We had a pre-tournament press conference at the Hard Rock Cafe, Waikiki on Friday afternoon. Hochy extended his pimp costume-wearing streak to 5 out of 8 days showing up in full garb to take on questions from the media. We proceeded to the playing fields where we took on one of Japan's 20 and under teams. The Japanese Select Teams consisted largely of 19 and 20 year olds who have only been playing for 2 years or so. Despite being understandably a little shaky on their skills, they more than made up for it with their enthusiasm. One of the guys from the Japanese team, Yamada Yousuke, who scored during the scrimmage, came up to us at the Hard Rock Cafe get-together that night. Yosuke (pronounced Yoeechee) sat with us during dinner and clued us in on the Japanese lacrosse scene.

Saturday marked the kick-off of round-robin play. We had an 11:15 face-off against California's Barbary Coast squad, and at 1:45 played Japan East. After cruising through both, we were treated to an exciting match-up in which 2-time defending champion Marin played Japan's top tourney team, Valentia of Tokyo. Valentia, which maintains several of Japan's national team players, had excellent goaltending and a tight defensive unit led by Hidenori Yamaanaka, one of the top defensemen in the tournament. Losing to Marin by only a goal, they brought legitimacy to their team slogan that "Real Man Wears Orange."

The games were held at the base of the Diamond Head Volcano and across the street from an extention of Waikiki Beach. Following the afternoon games, we walked across the street to participate in "War Boat Races." The outrigger canoes seat five rowers and one person to steer. During our practice run, we capsized going head-on into a wave. After bailing the boat out and learning to lean left when tipsy (because the outrigger is on the left) we headed back to the starting line.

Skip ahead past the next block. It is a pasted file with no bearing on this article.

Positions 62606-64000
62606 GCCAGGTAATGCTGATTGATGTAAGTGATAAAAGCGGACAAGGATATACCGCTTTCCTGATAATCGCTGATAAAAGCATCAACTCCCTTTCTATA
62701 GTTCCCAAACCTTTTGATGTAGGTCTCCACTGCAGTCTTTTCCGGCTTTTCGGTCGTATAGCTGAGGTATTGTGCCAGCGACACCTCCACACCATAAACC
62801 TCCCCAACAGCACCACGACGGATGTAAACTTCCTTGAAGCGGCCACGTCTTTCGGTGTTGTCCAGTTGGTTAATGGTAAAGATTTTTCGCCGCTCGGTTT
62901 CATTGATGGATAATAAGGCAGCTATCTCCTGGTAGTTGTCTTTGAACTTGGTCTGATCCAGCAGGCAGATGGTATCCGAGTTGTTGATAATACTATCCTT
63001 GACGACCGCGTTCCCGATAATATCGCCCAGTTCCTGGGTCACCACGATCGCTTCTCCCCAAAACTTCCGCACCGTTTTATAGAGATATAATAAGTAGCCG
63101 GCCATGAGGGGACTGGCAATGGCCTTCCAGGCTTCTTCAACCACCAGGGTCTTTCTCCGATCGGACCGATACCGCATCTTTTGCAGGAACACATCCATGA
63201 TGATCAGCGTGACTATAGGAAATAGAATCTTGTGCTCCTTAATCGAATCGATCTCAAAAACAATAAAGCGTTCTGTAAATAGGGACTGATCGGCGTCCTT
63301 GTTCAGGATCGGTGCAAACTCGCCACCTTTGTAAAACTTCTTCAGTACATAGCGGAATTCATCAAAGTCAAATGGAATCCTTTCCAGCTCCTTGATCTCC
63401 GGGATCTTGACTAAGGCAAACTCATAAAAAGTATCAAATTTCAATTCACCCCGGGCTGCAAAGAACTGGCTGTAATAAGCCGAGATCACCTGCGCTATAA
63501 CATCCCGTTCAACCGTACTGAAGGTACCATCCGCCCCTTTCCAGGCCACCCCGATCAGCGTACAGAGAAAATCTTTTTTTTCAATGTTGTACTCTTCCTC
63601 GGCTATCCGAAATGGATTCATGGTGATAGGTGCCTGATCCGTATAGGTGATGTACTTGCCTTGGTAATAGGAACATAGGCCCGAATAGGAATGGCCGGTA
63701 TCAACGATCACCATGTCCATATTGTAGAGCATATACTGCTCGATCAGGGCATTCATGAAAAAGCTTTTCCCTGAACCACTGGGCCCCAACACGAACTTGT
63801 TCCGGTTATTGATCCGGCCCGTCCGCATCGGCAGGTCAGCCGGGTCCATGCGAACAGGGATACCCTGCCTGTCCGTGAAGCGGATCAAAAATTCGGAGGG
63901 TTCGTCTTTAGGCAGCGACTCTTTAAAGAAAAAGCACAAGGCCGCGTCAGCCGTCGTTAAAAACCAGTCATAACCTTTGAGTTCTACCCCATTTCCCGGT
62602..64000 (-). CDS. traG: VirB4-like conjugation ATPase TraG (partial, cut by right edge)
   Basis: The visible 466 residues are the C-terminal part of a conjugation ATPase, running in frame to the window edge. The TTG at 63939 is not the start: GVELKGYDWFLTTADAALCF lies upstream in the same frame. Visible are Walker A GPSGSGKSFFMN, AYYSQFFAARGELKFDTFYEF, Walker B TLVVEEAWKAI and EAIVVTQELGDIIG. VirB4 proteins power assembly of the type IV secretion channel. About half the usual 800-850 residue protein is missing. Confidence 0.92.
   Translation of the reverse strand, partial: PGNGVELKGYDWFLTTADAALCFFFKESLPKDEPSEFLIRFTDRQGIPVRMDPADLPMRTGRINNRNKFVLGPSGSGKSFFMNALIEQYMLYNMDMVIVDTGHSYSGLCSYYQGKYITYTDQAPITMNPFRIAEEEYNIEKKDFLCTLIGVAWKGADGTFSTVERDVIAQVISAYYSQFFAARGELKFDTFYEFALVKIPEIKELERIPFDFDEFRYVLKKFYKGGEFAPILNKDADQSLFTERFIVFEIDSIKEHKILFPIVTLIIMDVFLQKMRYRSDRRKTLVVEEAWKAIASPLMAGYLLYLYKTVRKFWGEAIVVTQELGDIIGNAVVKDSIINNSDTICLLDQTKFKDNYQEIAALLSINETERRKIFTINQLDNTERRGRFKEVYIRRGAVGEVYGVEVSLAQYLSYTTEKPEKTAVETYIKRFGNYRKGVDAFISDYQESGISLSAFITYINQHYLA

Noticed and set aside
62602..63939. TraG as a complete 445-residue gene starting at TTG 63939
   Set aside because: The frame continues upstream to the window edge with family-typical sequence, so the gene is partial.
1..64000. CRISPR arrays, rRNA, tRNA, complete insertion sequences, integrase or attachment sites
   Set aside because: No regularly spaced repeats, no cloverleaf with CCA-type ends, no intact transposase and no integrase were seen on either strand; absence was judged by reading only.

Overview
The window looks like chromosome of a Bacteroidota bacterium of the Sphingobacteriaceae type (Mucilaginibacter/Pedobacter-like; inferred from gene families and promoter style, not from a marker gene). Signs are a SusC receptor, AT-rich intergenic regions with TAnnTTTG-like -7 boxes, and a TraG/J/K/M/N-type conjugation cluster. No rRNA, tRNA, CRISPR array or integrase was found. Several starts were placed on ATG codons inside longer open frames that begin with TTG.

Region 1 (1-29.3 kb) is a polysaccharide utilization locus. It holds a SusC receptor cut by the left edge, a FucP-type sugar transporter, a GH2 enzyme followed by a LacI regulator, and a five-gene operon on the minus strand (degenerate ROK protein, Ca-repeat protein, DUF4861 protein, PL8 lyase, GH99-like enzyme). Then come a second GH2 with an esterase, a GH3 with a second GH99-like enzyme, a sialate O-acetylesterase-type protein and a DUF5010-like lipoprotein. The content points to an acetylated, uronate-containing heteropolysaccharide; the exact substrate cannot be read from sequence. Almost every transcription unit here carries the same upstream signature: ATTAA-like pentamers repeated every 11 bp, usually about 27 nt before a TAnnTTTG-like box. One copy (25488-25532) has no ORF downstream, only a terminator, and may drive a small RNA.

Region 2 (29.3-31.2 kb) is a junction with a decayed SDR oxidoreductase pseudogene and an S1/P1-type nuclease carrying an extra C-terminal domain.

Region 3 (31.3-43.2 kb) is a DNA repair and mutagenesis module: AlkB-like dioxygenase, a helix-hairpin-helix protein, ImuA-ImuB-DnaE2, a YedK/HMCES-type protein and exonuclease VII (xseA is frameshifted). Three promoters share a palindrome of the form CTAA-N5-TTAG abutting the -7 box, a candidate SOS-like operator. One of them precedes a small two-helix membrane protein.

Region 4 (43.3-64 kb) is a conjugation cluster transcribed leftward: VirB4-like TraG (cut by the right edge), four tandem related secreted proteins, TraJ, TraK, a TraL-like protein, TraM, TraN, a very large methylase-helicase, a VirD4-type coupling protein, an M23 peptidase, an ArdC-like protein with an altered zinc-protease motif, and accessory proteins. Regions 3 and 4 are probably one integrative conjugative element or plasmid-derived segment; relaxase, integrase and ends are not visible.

The race consisted of rowing out to a buoy, about a 1/3 to a 1/2 a mile out, and back. We were in the hunt for second place as we neared the half way buoy. Our coxswain instructed us to pick up the pace because reaching the buoy before the other canoes would put us in a good spot. We did and beat the LaxStore.com and Japanese boats to the buoy, but to our surprise, instead of turning around and heading back, we kept going out into the ocean. The other two boats rounded the buoy and headed back in as we continued "around the barn."

By the time we turned around, we were a good 100 yards behind the second place LaxStore led by owner Chris Haug. We decided to give it the old college try and try and get back in the race. We picked up the pace and started to gain some ground. Then a wave, which could only have been sent by Duke Kahanamoku himself, was spotted on the horizon. In order to catch the mother wave we would have to pick up the pace big time. Matt Schearer and myself kept yelling to the front for Coleman to quicken his rowing count, but finally blurted out "Screw Counting and Just Row!"